Gasparino is 50 now, and gray is creeping slowly across his close-cropped and otherwise black hair. He maintains his rugged and very Italian good looks, and is in prime physical shape—he works out and runs regularly. He is dressed in his TV costume of dark gray suit, light blue shirt and blue and red striped tie. His office, however, runs counter to his consummately neat appearance—it is disheveled, with papers and books scattered randomly about, as though there are much more important things in his life than the need to keep his desk in order. He has offered a visitor a seat, but the chair must first be cleared of its contents, including a suit, similar to the one he is wearing but perhaps patiently awaiting a voyage to the dry cleaners.

Gasparino is swift to attack anyone he feels is doing ill, harming or ignoring the common investor—taking them, so to speak, to the cleaners. He boxed as a youth—he has said that one of his few regrets is that he didn’t take part in the Golden Gloves—and his ring experience is in keeping with his pugnacious reputation.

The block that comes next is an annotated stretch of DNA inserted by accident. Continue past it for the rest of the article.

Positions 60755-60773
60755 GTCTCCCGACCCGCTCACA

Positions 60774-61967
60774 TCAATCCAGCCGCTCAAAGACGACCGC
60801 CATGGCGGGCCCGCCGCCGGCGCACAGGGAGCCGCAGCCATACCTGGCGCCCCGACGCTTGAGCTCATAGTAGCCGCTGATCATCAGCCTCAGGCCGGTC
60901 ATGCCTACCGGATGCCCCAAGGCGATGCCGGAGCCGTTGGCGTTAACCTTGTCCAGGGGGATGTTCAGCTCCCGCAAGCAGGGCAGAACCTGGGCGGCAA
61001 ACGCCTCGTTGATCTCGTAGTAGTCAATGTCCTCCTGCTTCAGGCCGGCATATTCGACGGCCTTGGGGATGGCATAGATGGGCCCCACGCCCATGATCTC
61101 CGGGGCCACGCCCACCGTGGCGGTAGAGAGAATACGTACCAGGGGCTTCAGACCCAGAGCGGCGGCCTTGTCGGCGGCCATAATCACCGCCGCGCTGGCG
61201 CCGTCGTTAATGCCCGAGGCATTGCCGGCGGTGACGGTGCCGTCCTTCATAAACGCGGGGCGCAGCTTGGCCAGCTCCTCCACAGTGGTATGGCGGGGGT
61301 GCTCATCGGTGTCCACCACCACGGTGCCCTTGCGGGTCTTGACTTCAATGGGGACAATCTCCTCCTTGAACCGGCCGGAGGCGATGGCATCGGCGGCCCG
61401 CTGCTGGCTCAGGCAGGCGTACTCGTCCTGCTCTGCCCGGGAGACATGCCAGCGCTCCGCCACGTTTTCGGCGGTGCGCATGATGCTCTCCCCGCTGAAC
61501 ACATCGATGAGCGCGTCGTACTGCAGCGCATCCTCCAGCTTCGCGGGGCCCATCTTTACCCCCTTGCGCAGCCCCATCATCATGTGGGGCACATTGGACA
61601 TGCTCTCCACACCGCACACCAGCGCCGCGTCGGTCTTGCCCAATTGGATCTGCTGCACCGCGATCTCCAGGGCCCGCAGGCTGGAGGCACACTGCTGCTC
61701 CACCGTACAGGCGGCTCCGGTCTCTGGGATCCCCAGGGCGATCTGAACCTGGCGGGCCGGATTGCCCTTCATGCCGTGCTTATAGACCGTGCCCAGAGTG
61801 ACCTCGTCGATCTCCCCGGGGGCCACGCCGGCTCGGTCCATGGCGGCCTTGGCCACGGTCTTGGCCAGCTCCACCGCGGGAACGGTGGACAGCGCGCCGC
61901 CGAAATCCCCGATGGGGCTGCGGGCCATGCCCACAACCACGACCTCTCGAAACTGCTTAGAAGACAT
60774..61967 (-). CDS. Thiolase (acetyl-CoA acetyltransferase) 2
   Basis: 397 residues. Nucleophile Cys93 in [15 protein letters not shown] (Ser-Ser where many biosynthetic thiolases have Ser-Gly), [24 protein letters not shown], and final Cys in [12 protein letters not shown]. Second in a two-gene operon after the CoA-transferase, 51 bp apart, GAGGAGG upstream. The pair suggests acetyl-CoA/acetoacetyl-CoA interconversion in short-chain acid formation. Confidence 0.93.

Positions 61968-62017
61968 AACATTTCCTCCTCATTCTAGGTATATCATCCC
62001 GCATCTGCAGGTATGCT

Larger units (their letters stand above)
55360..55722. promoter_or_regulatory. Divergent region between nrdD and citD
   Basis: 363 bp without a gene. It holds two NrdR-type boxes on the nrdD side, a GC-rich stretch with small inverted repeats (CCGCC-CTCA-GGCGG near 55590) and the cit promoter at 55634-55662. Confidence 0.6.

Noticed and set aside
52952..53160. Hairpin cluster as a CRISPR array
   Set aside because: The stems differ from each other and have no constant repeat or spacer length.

He has been offering his insights throughout his more than two decades covering Wall Street. As his official Fox biography proudly notes, before moving to the network he was an on-air editor at CNBC and broke major stories involving the financial crisis, including the government bailout of AIG, details on the Lehman Brothers collapse, changes at Morgan Stanley and Merrill Lynch, and the government bailout of the financial system—the Troubled Asset Relief Program. He helped cover the demise of Bear Stearns. He was a reporter at Newsweek, where he gained major exclusives on Wall Street and corporate America, the New York Stock Exchange under Richard Grasso, and the battle against corporate crime by then-New York State Attorney General Eliot Spitzer. At The Wall Street Journal, he won the New York Press Club award for best coverage of the Wall Street research scandals.